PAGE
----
The outlook we adopt profoundly affects the way we lead our lives. But it’s not just the simple dichotomy of positive versus negative. Seeing our abilities, talents, and skills as something we can augment significantly influences our confidence and capacity to flourish. This is called having a “growth mindset.”
The earlier in life we develop this mentality, the more motivated we will be to work hard to reach our goals, be resilient when we encounter something difficult, keep pushing forward when we experience a disappointing setback, and better shield ourselves from unconstructive criticism or insults. This applies to every aspect of our lives: academics, sports, hobbies and pursuits, relationships, and business.
A “fixed mindset” is believing that one is born with a finite amount of intelligence and ability. Sadly, many teens and kids are lodged in this static state of mind. They believe they are not good at a specific subject in school, or they think they are untalented or lacking athleticism, and there is nothing they can do to change that reality. Sometimes they use this black and white thinking to shield themselves, believing they have an innate capability for certain things and fearing anything that could potentially prove otherwise. You likely have a child with a fixed mindset if they only gravitate towards activities that testify to the exceptional qualities they’ve been praised for in the past.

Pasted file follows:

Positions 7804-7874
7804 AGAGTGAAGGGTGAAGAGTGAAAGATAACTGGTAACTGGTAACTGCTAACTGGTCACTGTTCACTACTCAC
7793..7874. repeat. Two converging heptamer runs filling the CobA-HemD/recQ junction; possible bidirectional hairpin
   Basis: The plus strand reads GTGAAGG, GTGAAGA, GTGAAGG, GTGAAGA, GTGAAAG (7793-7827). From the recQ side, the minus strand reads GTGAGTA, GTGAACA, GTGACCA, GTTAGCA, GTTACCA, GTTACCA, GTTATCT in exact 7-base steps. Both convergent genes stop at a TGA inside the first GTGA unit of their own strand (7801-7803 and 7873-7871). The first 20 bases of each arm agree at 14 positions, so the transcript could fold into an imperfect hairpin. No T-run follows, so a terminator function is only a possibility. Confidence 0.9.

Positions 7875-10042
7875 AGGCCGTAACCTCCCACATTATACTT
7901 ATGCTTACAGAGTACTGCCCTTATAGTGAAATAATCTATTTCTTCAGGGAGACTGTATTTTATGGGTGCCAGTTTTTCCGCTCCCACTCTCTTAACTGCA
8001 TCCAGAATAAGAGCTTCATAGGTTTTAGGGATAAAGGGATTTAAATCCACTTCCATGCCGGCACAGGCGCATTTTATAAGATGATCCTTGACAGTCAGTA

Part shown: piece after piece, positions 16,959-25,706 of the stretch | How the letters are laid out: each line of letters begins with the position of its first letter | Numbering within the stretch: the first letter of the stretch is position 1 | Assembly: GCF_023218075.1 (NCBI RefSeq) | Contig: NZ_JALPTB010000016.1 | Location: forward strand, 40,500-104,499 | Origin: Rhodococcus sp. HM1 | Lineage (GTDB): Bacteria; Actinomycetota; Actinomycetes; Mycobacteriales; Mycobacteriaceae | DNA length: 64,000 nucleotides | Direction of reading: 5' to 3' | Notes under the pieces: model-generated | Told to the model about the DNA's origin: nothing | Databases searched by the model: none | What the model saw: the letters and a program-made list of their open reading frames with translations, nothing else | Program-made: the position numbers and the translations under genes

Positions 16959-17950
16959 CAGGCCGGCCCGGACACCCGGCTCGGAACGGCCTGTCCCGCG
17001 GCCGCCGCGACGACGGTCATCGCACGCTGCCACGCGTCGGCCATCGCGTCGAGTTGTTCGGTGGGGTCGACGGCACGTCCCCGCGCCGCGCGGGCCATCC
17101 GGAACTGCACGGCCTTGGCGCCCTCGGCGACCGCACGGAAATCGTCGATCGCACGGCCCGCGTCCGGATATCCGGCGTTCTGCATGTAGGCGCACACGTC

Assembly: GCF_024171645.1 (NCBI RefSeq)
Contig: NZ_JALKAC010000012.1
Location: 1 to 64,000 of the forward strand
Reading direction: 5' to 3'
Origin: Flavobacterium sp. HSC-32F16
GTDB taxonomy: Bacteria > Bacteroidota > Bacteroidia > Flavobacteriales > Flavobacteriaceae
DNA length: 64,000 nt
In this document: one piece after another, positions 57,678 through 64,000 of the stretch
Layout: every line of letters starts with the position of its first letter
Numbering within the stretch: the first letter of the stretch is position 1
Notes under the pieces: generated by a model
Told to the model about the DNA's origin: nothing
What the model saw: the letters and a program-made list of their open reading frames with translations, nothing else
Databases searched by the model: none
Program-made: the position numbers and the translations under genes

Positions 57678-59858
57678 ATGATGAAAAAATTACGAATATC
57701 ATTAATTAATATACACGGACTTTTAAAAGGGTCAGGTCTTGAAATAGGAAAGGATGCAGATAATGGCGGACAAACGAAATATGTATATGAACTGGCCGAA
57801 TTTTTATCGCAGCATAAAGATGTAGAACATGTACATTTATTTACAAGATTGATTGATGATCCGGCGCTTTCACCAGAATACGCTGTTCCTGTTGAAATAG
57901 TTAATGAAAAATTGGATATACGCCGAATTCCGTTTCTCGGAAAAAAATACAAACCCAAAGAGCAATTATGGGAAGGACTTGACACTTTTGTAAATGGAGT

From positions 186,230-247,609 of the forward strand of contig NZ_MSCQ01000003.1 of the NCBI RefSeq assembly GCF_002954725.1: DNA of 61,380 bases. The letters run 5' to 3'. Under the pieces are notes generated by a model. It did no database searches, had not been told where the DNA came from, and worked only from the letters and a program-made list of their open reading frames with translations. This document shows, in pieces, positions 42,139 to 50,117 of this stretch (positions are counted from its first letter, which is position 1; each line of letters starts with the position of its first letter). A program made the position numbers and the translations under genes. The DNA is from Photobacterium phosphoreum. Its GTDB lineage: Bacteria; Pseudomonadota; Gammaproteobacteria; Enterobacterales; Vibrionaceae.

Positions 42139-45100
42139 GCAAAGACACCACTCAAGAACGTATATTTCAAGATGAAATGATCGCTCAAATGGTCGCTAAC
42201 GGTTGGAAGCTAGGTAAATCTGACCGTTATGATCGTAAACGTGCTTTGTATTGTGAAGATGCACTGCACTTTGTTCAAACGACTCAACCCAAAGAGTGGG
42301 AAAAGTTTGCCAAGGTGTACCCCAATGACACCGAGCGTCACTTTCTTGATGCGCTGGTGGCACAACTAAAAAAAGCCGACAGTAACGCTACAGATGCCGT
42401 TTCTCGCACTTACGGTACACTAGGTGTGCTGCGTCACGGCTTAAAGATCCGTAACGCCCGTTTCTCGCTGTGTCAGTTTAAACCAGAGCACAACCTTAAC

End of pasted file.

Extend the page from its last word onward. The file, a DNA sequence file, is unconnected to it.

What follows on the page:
Our mentality usually cultivates from a seed planted by our caretakers at an impressionable age. Therefore, it is critically important for parents, guardians, and mentors to be very conscious of how they offer praise for achievements and discuss matters where there is room for improvement. Trusted adults play an essential role in how kids and teens view failure and their abilities to succeed. So be mindful of your words as they can have a long-lasting impact.
It’s essential to guide them towards an empowering attitude, but the best approach might not be what you think.
Since Stanford psychologist Carol Dweck’s pioneering work on growth vs. fixed mindsets, child development experts have warned that telling kids they’re smart causes them to fear doing anything that might disprove or make others question their skills or intellect. This leads them to avoid navigating beyond their comfort zone or making mistakes, just the sort of striving that drives learning and reaching their full potential.
In Dweck’s insightful book, Mindset: The New Psychology of Success, she states children with a growth mindset try to stretch themselves because their definition of achievement is about becoming smarter. Dweck writes, “after thirty years, my research has shown that the view you adopt for yourself profoundly affects the way you lead your life. It can determine whether you become the person you want to be and whether you accomplish the things you value.”
So, instead of praising your child for being born talented, gifted, or intelligent, you should always try to focus on their efforts, progress, hard work, and ability to overcome obstacles. Your child’s brain is flexible and adaptable. With the right type of support and encouragement from you, they can move past this detrimental and limiting mentality holding them back from prospering in school and life.
Here are two examples of praise that could lead to a fixed mindset:
- “You figured that out so fast! Great job! You are so smart!”
- “You got another A! I am so proud! You are so smart!”